In previous articles, I have mentioned the importance of soil preparation before setting out transplants or sowing directly from seed. Prior to planting is the one opportunity to thoroughly prepare the soil. How you amend the soil now is the way it will be for the balance of the season.
Many soils in our area, without preparation, will look like the soil you see in the photo on the left. This is the kind of soil that quickly dries out in the summer and can often make a crust over the existing soil and will prevent water from penetrating and causing plants to stress. Sometimes in my garden, I have seen plants wilting in the summer sun and yet I had recently watered them. Upon further observation and some digging around the plant with a trowel, I discover that below the crusty surface the soil is dry.
With the addition of Black Gold Soil Conditioner, it is amazing how quickly the soil can change for the better. I like to spread soil conditioner over the top of the soil and then mix it in with the existing garden soil. If there are large clumps of soil, I try to break them into smaller pieces and work them into the mix, always watching for rocks which I remove. This is a very simple process and as long as the soil is not too wet, it is easy to mix soil and compost or mulch. With our cold and wet spring, many soils are too wet early to adequately dig early in the season, but I have found that after just a few days of sunny weather the soil will become dry enough to cultivate.
I like to have a box of fertilizer close at hand and work this into the soil along with the soil conditioner. A high-performing organic fertilizer formulated for general gardening is your best choice. Incorporate it into the soil before planting.
To get a head start on planting, many gardeners will make or buy a miniature hoop house. This is simply a structure to get the soil warm sooner and provide some protection from the elements. Often gardeners will build a hoop house over a raised bed as the following photos show. The hoop house shown below in this Portland, Oregon garden, has allowed this gardener to start his season earlier in the spring and extend it longer into the fall. The soil preparation is the same as was mentioned earlier. If you are going to sow seeds directly into the ground, the protection a simple hoop house will provide, in many cases, will give you greater success. Even if you are going to use the hoop house to start seeds in flats or small pots, you will have quicker germination and the plants will continue to grow faster than if they were outside with no protection.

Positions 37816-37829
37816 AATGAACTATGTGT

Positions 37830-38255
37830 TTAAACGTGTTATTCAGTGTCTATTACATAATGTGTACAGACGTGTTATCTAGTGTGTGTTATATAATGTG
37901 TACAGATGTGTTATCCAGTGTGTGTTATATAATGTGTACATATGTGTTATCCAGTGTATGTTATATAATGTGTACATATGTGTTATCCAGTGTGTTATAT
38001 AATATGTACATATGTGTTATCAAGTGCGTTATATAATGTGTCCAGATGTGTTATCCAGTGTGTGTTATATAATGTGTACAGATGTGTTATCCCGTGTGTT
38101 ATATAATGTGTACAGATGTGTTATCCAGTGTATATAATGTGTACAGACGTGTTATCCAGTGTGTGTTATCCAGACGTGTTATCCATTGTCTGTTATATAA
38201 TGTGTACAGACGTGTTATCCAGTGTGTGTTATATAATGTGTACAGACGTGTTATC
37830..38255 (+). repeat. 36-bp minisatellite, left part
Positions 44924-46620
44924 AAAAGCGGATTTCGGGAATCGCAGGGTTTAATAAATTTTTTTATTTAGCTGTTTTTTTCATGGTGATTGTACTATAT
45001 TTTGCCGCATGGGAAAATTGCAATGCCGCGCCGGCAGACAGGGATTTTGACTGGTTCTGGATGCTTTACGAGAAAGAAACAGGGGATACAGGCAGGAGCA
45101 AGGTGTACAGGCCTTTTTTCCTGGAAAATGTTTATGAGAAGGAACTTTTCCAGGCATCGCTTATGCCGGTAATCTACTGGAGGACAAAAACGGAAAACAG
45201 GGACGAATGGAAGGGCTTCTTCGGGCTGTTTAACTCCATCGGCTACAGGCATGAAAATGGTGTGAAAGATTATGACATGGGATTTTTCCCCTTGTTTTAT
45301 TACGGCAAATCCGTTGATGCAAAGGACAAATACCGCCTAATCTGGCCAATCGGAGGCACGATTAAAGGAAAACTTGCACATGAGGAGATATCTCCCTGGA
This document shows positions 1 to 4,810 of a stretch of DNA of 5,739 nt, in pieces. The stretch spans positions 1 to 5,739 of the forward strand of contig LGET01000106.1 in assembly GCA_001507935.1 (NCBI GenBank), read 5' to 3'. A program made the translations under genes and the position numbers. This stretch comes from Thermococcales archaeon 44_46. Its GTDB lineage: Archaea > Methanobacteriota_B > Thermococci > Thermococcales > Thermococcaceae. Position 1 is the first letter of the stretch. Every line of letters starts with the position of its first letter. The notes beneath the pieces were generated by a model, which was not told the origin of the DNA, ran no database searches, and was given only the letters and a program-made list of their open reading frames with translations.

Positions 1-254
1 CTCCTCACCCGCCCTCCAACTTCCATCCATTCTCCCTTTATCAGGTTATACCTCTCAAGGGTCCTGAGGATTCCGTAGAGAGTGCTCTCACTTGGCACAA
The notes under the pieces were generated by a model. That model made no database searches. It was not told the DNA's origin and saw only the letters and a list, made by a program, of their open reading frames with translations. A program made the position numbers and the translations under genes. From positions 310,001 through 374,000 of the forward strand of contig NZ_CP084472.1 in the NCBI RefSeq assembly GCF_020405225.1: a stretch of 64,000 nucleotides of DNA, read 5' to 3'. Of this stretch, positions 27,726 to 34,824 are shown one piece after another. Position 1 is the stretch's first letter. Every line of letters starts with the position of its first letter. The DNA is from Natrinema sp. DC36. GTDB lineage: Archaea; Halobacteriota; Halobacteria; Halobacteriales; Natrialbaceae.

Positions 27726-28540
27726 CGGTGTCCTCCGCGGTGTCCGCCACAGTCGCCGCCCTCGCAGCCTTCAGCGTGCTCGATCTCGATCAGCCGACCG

With just this plastic protection, it is surprising how much warmer the soil will be and how quickly seeds germinate. In fact, quite often on sunny days, the cover will need to be removed as the temperatures inside will become too hot. An easy way to do this is make a handle to lift the structure. Being able to either open or remove the top is necessary not only to keep the inside from getting too hot but also to provide some air circulation.
To prevent the top from sliding off the sides of the raised beds, this gardener came up with a clever idea. He made two elongated corner braces so the top could be easily lifted and yet would not slide off.
If you are going to sow seeds directly in the ground, it is sometimes beneficial to place something over the top of the soil to discourage birds and squirrels from eating young tender plants. This gardener used this heavy plastic mesh (see photo below), chicken wire also works well.
Here in the Pacific Northwest, slugs can be a huge problem and it is advisable to use some kind of bait or barrier to protect new germinating plants or transplants.
Once your soil is prepped, you are ready. For a novice or first time gardener, if you are going to sow seeds directly into the soil, I would suggest starting your first year with some of those seeds that are relatively easy to germinate. Early spring try seeds like peas, lettuce, kale, radish, and chard. Once summer is here and temperatures are warm, beans, squash, pumpkins, lettuce, and corn are often directly sown in the garden.
It is not difficult to prepare your soil and, with a little bit of work early in the season, your plants will thank you throughout the growing season for your extra effort.
All photos courtesy of Rich Baer.